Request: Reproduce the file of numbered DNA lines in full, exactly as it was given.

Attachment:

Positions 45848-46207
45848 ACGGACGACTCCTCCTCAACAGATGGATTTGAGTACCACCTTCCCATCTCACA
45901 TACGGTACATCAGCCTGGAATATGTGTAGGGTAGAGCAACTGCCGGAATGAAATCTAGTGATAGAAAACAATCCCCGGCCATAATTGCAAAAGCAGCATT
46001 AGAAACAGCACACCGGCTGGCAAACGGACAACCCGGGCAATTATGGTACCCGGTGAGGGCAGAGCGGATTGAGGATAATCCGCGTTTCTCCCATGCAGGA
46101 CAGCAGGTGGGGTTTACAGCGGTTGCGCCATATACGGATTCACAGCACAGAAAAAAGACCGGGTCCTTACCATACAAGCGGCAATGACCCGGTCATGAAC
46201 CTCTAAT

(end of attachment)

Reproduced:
Positions 45848-46207
45848 ACGGACGACTCCTCCTCAACAGATGGATTTGAGTACCACCTTCCCATCTCACA
45901 TACGGTACATCAGCCTGGAATATGTGTAGGGTAGAGCAACTGCCGGAATGAAATCTAGTGATAGAAAACAATCCCCGGCCATAATTGCAAAAGCAGCATT
46001 AGAAACAGCACACCGGCTGGCAAACGGACAACCCGGGCAATTATGGTACCCGGTGAGGGCAGAGCGGATTGAGGATAATCCGCGTTTCTCCCATGCAGGA
46101 CAGCAGGTGGGGTTTACAGCGGTTGCGCCATATACGGATTCACAGCACAGAAAAAAGACCGGGTCCTTACCATACAAGCGGCAATGACCCGGTCATGAAC
46201 CTCTAAT